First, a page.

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Title: Effect of VCP modulators on gene expression profiles of retinal ganglion cells in an acute injury mouse model
Authors: Hasegawa, Tomoko
Ikeda, Hanako Ohashi
Gotoh, Norimoto
Iida, Kei  kyouindb  KAKEN_id  orcid (unconfirmed)
Iwai, Sachiko
Nakano, Noriko
Kakizuka, Akira  kyouindb  KAKEN_id
Tsujikawa, Akitaka
Author's alias: 長谷川, 智子
池田, 華子
後藤, 謙元
飯田, 慶
岩井, 祥子
垣塚, 彰
辻川, 明孝
Issue Date: 2020
Publisher: Springer Nature
Journal title: Scientific reports
Volume: 10
Issue: 1
Thesis number: 4251
Abstract: In glaucoma, retinal ganglion cells are damaged, leading to the progressive constriction of the visual field. We have previously shown that the valosin-containing protein (VCP) modulators, Kyoto University Substance (KUS)121 and KUS187, prevent the death of retinal ganglion cells in animal models of glaucoma, including the one generated by N-methyl-D-aspartate (NMDA)-induced neurotoxicity. KUSs appeared to avert endoplasmic reticulum (ER) stress by maintaining ATP levels, resulting in the protection of ganglion cells from cell death. To further elucidate the protective mechanisms of KUSs, we examined gene expression profiles in affected ganglion cells. We first injected KUS-treated mice with NMDA and then isolated the affected retinal ganglion cells using fluorescence-activated cell sorting. Gene expression in the cells was quantified using a next-generation sequencer. Resultantly, we found that KUS121 upregulated several genes involved in energy metabolism. In addition, we observed the upregulation of Zfp667, which has been reported to suppress apoptosis-related genes and prevent cell death. These results further support the suitability of KUS121 as a therapeutic drug in protecting retinal ganglion cells in ophthalmic disorders, such as glaucoma.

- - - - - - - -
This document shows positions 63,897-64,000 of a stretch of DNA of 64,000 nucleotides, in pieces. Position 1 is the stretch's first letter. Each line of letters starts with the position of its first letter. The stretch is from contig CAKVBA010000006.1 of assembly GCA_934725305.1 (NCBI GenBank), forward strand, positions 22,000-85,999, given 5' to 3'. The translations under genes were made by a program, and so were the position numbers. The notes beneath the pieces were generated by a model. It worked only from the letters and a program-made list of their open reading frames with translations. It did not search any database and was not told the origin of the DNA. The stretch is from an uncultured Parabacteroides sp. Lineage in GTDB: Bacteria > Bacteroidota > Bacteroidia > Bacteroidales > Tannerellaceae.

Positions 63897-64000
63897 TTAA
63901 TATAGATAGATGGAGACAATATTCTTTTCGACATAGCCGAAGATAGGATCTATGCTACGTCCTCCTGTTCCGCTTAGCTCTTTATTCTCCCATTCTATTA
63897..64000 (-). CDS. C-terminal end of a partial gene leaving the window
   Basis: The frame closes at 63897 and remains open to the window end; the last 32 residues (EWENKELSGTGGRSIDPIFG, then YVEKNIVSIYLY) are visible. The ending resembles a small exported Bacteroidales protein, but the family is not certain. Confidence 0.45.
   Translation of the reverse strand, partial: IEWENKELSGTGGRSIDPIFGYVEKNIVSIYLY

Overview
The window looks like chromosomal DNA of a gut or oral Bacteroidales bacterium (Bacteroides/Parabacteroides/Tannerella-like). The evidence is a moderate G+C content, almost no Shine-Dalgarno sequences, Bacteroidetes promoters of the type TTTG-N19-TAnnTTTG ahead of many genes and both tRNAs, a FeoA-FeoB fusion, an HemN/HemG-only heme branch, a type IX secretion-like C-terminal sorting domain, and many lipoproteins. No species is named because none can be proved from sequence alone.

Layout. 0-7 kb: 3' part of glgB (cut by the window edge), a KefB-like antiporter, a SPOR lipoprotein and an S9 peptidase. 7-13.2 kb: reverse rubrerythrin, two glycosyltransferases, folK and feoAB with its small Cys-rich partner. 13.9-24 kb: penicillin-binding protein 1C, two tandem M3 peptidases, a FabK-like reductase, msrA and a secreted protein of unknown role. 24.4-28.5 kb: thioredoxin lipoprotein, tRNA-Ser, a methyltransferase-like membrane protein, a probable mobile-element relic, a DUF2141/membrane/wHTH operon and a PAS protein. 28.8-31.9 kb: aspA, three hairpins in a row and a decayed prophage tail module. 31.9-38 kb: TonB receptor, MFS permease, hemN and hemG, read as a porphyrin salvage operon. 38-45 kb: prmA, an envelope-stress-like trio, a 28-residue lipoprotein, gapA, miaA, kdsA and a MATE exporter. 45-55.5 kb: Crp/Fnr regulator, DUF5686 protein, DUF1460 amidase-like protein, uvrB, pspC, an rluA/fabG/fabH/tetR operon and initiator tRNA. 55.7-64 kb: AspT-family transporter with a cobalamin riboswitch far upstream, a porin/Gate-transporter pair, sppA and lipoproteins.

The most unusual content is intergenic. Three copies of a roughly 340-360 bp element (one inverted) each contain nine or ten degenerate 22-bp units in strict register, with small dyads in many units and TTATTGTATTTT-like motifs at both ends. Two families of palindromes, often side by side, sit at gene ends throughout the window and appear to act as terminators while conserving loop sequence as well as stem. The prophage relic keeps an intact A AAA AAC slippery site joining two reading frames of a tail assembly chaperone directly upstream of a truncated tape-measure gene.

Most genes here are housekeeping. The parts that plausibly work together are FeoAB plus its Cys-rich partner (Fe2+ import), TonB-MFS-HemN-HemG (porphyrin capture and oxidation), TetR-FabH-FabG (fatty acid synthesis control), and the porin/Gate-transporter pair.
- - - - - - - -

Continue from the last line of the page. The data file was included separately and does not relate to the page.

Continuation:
Rights: This article is licensed under a Creative Commons Attribution 4.0 International License, which permits use, sharing, adaptation, distribution and reproduction in any medium or format, as long as you give appropriate credit to the original author(s) and the source, provide a link to the Creative Commons license, and indicate if changes were made. The images or other third party material in this article are included in the article’s Creative Commons license, unless indicated otherwise in a credit line to the material. If material is not included in the article’s Creative Commons license and your intended use is not permitted by statutory regulation or exceeds the permitted use, you will need to obtain permission directly from the copyright holder. To view a copy of this license, visit
DOI(Published Version): 10.1038/s41598-020-61160-6
PubMed ID: 32144342
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